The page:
The movie centers around Victor (a cartoonist played by Daniel Auteuil) and his marriage to vivacious Marianne (Fanny Ardant) which is turning into a disaster. His son has a friend who has embarked on a new venture “Time Travellers” – a troupe offering clients the chance to go back in time to any moment they wish complete with a team of actors and technicians to guarantee a completely realistic version of whatever era is chosen. Victor decides to go back to 1974 – the day he first met Marianne to relive the moment and the woman he first fell in love with. What follows is very entertaining. The film is witty and original. Highly recommended.
Ford vs Ferrari
James Mangold (3:10 to Yuma) directs Matt Damon and Christian Bale in this high-speed biographical drama that pits an underdog team of American automotive engineers against Ferrari in the 1966 “24 Hours of Le Mans” endurance race. He tells the tale of real-life superheroes Carroll Shelby (Damon) who wins France’s prestigious Le Mansrace in 1959, a rare feat for an American, and Ken Miles (Bale), a brilliant driver who runs an auto shop.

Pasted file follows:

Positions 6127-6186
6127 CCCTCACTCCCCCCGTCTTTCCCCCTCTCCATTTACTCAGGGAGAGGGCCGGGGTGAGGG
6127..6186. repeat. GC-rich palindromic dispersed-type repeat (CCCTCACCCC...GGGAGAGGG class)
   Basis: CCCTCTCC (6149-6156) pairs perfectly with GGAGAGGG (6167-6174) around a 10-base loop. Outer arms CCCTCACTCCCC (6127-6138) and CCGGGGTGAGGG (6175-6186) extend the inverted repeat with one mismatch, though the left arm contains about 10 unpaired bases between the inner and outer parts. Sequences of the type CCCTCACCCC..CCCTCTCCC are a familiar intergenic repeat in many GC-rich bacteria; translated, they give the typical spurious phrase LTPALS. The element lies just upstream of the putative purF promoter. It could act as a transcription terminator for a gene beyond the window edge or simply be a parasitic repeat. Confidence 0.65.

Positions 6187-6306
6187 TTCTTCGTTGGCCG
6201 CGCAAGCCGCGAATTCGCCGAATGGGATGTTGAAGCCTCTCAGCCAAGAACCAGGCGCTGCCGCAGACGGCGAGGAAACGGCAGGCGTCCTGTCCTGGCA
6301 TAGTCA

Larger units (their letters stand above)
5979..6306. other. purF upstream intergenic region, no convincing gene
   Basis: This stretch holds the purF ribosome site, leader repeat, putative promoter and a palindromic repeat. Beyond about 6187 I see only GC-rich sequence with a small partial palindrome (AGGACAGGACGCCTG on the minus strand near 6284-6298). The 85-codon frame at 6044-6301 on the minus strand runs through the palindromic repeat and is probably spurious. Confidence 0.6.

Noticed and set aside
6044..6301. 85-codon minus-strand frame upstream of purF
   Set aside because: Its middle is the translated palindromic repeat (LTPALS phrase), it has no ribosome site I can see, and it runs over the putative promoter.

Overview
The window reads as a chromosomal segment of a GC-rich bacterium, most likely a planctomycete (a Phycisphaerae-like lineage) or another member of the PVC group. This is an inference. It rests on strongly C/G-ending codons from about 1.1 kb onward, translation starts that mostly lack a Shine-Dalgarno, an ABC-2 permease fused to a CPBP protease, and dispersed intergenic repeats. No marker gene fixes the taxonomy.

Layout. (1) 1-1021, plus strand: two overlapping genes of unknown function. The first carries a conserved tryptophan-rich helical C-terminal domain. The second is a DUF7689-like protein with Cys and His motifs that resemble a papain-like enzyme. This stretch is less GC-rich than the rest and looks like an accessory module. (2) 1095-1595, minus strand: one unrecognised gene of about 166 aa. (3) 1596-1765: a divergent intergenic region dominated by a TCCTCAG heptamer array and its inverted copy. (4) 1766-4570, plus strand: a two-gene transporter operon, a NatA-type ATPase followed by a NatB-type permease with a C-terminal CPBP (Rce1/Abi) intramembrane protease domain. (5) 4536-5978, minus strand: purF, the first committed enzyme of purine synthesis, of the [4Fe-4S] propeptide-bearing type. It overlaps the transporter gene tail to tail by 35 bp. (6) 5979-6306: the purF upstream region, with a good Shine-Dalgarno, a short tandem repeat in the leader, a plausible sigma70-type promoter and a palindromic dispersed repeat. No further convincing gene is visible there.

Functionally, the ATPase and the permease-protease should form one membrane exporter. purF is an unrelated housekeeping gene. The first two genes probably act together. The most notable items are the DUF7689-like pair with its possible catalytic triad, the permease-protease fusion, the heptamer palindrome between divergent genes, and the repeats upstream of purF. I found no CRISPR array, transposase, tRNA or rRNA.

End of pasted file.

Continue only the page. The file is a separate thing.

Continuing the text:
This is a gripping true story that will keep you on the edge of your seat even if like me, you’re not really a fan of racing. Excellent. Coming to theatres in December.
Pain and Glory
This film is in Spanish with English subtitles. Pedro Almodóvar is the Director and that alone made my decision. Julieta, Volver, All About my Mother, Women on the Verge of a Nervous Breakdown…….no further explanation needed. Antonio Banderas and Penelope Cruz star in this complicated, bittersweet movie within a movie which is apparently autobiographical.
This film also marks a 35 year reunion between Almodóvar and Banderas who started his career in an Almodóvar film called “Laberinto de pasiones” (1982; Labyrinth of Passion).
I think this paragraph written by Peter Bradshaw (Guardian) sums it up best:
“As ever, Almodóvar has made a film about pleasure, which is itself a pleasure, witty, intelligent and sensous. It is about love, memory, art, mothers, lovers and most of all it is about itself…the film within a film, the story within a story, the dream within a dream.”
The Two Popes
The following review was written by my friend Paul H. LeMay who accompanied me to the screening. I too was pleasantly surprised by this film. His summary may appear in other publications.